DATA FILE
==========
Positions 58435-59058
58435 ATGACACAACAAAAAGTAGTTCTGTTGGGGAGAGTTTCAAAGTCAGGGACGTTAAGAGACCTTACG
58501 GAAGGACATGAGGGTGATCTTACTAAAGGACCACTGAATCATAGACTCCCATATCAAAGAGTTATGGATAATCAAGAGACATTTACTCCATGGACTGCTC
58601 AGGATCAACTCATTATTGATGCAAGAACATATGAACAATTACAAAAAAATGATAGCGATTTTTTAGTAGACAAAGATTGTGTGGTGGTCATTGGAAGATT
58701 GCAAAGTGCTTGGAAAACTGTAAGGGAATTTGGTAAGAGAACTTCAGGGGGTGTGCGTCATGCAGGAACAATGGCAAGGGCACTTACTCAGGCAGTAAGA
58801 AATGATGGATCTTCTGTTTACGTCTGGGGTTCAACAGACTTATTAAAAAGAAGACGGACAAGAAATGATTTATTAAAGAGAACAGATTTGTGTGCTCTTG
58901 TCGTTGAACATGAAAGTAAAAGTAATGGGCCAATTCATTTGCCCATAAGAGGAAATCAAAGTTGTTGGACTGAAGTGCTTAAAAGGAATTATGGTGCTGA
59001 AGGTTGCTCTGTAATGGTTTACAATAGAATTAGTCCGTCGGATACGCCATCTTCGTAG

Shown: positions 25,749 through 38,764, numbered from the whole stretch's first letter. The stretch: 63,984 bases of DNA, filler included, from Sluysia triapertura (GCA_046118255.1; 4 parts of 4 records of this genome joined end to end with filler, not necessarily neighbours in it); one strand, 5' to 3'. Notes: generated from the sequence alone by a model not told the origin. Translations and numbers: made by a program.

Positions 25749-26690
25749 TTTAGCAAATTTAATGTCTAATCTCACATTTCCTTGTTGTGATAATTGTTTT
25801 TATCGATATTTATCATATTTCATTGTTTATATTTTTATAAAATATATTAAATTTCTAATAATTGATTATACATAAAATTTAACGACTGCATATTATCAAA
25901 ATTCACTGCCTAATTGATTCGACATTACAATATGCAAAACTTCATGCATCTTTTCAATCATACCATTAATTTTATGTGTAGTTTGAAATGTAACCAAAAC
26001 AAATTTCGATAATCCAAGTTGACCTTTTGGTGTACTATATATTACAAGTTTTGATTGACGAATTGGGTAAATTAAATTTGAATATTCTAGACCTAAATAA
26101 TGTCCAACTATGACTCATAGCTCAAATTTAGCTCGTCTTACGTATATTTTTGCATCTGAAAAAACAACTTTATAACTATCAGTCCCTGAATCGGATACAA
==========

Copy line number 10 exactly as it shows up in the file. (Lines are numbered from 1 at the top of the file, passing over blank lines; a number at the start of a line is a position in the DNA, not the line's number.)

Positions 25749-26690